My husband and I moved to Bend several years ago, and we are still awestruck by the beauty of this region. Walking throughout the city and taking in the views is one of our favorite hobbies. In fact, many of our favorite walking trails are Bend Park & Recreation District’s scenic loop trails.

Luckily, the much-loved Deschutes River Trail — commonly known as the DRT — is within walking distance of our home. There are 12 miles of trails that take you through some of the most picturesque stretches of Central Oregon. There are two convenient loop trails as part of the DRT — the Old Mill Reach and the South Canyon Reach. We visit these trails often.

Old Mill District Reach

Located from Farewell Bend Park to McKay Park and the Bend Whitewater Park, the Old Mill Reach of the trail is on both sides of the river and connects within the popular Old Mill District.

The Old Mill section of the trail is an interesting path because, even though it’s in town with lots of people, stores, restaurants and activities, there’s an impressive array of wildlife sightings on this loop trail. I have spotted a giant beaver, multiple eagles, an owl, otters, great blue herons, king fishers and more.

Three footbridges connect the Old Mill Reach of the DRT trail across the Deschutes River, providing convenient loops for walking, cycling, running and wildlife viewing. The trail is wide, paved, relatively level and separated from the street, making it safer and more accessible for everyone, with connections to parks, restrooms and ADA parking.

South Canyon Reach

The South Canyon Reach of the DRT, currently a one-way trail for COVID-19 safety, never disappoints.

This gorgeous section of the DRT is my favorite trail because it has paths along both sides of the Deschutes River, creating a convenient and functional exercise loop. The trail is connected by a footbridge approximately 1.5 miles upstream of the Farewell Bend Park bridge.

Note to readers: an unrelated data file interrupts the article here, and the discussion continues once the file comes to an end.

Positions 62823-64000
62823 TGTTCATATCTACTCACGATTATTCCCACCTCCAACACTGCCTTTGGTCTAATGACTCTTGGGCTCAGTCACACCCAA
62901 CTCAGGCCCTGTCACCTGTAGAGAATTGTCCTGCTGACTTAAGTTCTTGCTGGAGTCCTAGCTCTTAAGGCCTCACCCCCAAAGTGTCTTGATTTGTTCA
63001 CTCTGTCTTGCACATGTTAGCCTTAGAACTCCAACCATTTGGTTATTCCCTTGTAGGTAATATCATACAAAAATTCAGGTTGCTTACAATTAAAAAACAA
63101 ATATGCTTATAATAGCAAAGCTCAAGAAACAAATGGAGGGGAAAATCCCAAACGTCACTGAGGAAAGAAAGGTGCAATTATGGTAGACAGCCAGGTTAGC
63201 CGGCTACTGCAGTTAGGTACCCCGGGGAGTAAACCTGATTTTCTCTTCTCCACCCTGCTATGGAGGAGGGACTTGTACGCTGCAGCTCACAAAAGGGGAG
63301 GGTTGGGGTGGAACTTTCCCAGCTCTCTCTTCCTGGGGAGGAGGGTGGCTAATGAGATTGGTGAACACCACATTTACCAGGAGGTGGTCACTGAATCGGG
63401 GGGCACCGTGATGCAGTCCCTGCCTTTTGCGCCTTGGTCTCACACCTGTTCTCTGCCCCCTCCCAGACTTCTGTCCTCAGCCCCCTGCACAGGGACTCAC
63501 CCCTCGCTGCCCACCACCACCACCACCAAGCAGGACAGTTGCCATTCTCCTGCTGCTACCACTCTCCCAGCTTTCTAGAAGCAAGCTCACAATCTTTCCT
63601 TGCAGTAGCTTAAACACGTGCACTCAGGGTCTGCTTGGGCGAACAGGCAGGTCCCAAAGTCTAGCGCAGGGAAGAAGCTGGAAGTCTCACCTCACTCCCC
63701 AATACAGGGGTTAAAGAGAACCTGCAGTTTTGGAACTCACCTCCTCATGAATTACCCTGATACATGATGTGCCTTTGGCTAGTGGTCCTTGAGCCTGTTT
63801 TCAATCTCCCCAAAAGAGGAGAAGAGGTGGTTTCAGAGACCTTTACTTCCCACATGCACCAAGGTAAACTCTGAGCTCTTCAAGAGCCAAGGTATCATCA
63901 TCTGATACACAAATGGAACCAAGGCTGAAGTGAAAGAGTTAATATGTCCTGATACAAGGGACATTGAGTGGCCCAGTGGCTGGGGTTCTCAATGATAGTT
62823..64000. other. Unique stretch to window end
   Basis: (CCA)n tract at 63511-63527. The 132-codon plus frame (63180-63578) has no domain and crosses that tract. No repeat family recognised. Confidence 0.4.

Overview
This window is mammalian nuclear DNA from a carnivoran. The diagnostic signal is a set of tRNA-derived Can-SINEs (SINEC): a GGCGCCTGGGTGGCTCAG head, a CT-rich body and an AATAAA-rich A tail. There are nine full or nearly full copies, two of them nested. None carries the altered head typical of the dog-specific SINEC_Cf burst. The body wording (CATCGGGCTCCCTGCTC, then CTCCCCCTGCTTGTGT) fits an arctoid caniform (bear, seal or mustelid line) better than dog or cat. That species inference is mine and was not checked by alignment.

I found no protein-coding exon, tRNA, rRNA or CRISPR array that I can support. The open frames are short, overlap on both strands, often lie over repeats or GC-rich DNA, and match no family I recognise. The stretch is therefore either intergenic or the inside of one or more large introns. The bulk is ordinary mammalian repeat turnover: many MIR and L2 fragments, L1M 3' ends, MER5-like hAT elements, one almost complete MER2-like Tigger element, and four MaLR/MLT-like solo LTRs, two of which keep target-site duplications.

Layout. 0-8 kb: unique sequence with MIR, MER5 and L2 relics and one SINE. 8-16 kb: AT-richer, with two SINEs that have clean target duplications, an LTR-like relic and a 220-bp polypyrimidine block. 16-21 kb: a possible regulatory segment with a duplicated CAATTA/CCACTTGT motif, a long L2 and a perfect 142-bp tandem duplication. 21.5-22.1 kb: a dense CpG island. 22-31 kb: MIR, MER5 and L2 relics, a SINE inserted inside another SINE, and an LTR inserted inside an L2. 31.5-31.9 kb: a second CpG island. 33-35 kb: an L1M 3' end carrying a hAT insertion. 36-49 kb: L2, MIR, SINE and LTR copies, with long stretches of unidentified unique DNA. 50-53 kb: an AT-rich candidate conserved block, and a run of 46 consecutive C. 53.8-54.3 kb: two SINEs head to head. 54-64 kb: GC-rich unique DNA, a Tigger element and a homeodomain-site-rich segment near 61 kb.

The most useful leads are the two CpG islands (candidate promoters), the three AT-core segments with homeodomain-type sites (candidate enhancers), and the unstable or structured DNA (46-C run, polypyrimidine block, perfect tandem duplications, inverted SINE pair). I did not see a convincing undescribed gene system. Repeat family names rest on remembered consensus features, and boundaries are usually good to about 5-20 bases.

You’ll enjoy ponderosa pines and be treated to the sights and sounds of the Deschutes River as it rushes through a beautiful canyon. On this seemingly instant escape from the hustle and bustle of Bend’s activity, it’s a good place to go for a little health and happiness break in nature.

Other loop trails

If you haven’t checked out Shevlin Park’s loop trails yet, I highly recommend it. Shevlin Park is arguably the crown jewel of the park system; it’s only four miles west of downtown Bend, and it has great loop trails. Not only that, Shevlin Park just turned 100 years old. The Tumalo Creek Trail offers views of the creek and the park has accessible restrooms and parking.

On the east side of Bend, there are several highly rated loop trails options. Pine Nursery Park features over four miles of trails throughout the park. Paved, wide and relatively level , the paths provide accessible routes to the sports field areas, parking lots and dog parks. The renovated playground is also accessible.

Another recommendation is Rockridge Park, with trails looping through small, rolling hills covered in old-growth juniper, lava rock, sage and bitterbrush. There is a soft-surface fitness loop and a paved loop that is just under one mile. With 60% of the park as natural space, the park can make you feel like you are miles outside of town.

The Stone Creek Park Trail in southeast Bend offers yet another looped trail that weaves through basalt lava and offers sweeping views. Most of the 6-plus acres remain natural and are accessed via the unpaved trails.

I hope you get the chance to enjoy these exceptional loop trails with water views wildlife, and a refreshing escape outdoors.

Kristin Cunningham is the community relations assistant for Bend Park & Recreation District.

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